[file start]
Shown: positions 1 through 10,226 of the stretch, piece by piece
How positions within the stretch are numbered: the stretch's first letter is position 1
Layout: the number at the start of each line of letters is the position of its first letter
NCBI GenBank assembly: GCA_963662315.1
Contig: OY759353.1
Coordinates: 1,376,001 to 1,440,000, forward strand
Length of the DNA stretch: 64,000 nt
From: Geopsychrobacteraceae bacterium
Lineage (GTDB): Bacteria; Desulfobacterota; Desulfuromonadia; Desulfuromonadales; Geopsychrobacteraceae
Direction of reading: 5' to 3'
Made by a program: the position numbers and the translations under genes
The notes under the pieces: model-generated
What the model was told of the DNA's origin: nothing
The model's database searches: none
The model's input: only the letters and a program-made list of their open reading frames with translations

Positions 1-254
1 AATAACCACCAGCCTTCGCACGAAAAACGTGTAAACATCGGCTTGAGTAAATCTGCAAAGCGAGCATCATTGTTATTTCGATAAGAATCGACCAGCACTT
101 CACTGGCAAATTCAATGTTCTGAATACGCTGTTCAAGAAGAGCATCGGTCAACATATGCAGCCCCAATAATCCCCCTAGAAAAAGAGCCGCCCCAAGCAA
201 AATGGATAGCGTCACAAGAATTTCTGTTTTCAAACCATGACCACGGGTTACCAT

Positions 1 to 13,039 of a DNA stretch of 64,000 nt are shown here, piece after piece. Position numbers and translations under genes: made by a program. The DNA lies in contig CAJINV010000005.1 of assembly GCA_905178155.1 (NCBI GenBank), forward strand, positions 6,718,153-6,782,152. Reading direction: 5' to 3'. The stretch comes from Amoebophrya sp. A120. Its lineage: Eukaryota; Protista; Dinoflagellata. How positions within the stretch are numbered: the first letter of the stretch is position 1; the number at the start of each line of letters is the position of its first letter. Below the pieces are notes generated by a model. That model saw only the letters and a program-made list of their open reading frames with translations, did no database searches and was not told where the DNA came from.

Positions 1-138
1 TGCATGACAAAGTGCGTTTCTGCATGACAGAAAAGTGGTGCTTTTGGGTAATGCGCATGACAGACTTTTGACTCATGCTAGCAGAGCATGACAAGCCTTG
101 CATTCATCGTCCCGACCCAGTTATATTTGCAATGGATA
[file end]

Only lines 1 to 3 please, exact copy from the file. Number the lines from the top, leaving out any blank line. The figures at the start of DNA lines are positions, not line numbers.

Shown: positions 1 through 10,226 of the stretch, piece by piece
How positions within the stretch are numbered: the stretch's first letter is position 1
Layout: the number at the start of each line of letters is the position of its first letter